Other single parents worry about abusers or ex-spouses trying to kidnap their children. These stalkers may be looking at all the churches in your area trying to find their child.

In some rare divorce cases, pictures posted online can be used in child custody hearings. Although to those in children’s ministry it might seem unreasonable that a picture could sway a judge’s decision about child custody, it is a possibility. This is especially true if the other parent is a non-Christian or of a different persuasion than the parent attending your church.

What to do and not do

  • Talk to your church’s attorney about this issue. Posting pictures on social media for the general population is relatively new for many churches. Guidelines and laws are just now being developed to protect all children.[1]
  • If you do post pictures, do not tag the parent or the child.
  • Be very cautious when taking pictures in a classroom or group situation. Try to get the backs of the children involved in the activity, so the general public can’t identify them.

Permission to use pictures

One simple way to avoid problems is to ask for permission when you want to use a picture or a video. Have the parent sign a release form for that particular event. Make sure you talk to the parent who has legal custody.

Be aware that two states are working on laws that would make it illegal for anyone other than a parent to post a photograph of a minor on Facebook (The Liability of Posting Photos on Facebook Without Permission). New rules and guidelines are constantly emerging in our ever-evolving online world, and it is best to always rule on the side of caution.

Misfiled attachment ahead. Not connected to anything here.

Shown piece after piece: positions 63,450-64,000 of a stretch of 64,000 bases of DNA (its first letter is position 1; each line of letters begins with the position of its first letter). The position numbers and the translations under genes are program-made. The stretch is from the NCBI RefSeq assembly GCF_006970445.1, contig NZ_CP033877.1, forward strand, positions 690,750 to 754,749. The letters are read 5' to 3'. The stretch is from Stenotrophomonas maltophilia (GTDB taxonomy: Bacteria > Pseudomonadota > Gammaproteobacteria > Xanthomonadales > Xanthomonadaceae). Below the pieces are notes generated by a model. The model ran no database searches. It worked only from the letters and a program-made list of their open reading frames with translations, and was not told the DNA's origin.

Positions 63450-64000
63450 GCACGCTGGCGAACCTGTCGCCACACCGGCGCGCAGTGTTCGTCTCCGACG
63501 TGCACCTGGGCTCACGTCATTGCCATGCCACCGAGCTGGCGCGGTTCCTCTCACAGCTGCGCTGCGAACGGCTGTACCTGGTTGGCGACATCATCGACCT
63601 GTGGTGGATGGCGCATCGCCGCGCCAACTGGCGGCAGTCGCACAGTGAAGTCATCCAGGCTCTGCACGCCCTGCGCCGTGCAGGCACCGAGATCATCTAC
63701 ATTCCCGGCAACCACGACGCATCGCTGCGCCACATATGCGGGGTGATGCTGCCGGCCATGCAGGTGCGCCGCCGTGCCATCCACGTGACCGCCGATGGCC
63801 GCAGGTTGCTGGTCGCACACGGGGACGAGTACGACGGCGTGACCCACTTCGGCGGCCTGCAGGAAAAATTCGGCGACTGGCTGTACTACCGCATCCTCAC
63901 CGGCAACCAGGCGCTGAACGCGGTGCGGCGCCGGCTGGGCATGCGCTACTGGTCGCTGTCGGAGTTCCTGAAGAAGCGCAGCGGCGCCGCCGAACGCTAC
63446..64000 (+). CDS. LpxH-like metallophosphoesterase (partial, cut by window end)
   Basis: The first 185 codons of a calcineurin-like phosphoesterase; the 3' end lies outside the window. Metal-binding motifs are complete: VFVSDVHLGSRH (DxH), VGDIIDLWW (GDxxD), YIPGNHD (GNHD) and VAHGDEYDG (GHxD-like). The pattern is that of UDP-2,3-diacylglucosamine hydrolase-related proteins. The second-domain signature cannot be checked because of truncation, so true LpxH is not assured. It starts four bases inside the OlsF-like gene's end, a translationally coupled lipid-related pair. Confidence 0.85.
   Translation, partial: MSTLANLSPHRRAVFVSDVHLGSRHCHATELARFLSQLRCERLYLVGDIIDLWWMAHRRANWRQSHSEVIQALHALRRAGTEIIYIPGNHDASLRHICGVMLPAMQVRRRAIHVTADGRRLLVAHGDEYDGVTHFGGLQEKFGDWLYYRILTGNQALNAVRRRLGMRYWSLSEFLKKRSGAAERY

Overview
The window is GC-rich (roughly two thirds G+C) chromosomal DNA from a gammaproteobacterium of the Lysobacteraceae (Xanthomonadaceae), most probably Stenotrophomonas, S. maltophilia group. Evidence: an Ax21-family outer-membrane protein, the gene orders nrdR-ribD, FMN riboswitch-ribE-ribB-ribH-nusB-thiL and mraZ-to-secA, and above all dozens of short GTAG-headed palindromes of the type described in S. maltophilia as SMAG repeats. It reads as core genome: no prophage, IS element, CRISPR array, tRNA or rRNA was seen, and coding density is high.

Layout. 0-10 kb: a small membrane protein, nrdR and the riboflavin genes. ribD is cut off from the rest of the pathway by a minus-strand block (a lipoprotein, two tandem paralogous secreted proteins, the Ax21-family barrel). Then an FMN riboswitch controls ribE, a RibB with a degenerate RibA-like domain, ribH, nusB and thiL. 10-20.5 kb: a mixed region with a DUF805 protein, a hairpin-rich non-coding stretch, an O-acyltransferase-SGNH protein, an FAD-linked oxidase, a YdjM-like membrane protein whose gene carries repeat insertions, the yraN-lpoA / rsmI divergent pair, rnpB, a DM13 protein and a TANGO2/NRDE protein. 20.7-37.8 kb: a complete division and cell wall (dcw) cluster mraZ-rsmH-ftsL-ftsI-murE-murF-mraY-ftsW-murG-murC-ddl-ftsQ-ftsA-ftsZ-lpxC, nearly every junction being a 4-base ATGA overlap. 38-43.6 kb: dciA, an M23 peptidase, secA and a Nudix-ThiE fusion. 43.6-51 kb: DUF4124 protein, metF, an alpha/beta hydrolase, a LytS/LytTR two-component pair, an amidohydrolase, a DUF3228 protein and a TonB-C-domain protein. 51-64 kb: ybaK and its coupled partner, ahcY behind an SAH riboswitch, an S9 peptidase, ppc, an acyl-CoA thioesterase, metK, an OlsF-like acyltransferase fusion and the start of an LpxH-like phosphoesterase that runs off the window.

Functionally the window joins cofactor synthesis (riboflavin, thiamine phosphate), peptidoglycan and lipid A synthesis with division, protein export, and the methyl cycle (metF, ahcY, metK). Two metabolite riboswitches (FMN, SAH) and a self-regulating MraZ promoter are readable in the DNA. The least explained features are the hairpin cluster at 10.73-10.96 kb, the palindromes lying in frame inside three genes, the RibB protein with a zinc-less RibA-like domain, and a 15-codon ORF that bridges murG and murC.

One more caution

In our area with military families whose parents are deployed overseas, we have to be very cautious with what we post online. When my own daughter was deployed to Afghanistan, that was one of the things our family was cautioned about. The entire time she was over there, we didn’t post pictures or even say any of the kid’s names online on any social media. Many single parents are serving overseas while the child may live with grandparents or the noncustodial parent. Please be careful with our military kids.

[1] The only current guidelines I know of are COPPA (Children’s Online Privacy Protection Act). This is set up for commercial sites. Nonprofits and churches do not have to follow these guidelines. However, these rules can be looked at as good guidelines and best practices for churches to follow.


This article is updated and adapted from an article originally published on the Kids & Divorce blog on September8,2014

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4 thoughts on “Question of the week: What precautions should we take when publishing pictures of children in our ministries– especially kids of divorce?

  1. One of the safeguards we use, in addition to those already mentioned, is that we commit to not identifying any child by name in our posted photographs. If a child is named in the comments, then the photo or the comment will be removed from the closed group. This is also true of our bulletin boards and video monitors within the church. It’s part of our Safe Sanctuary Policy.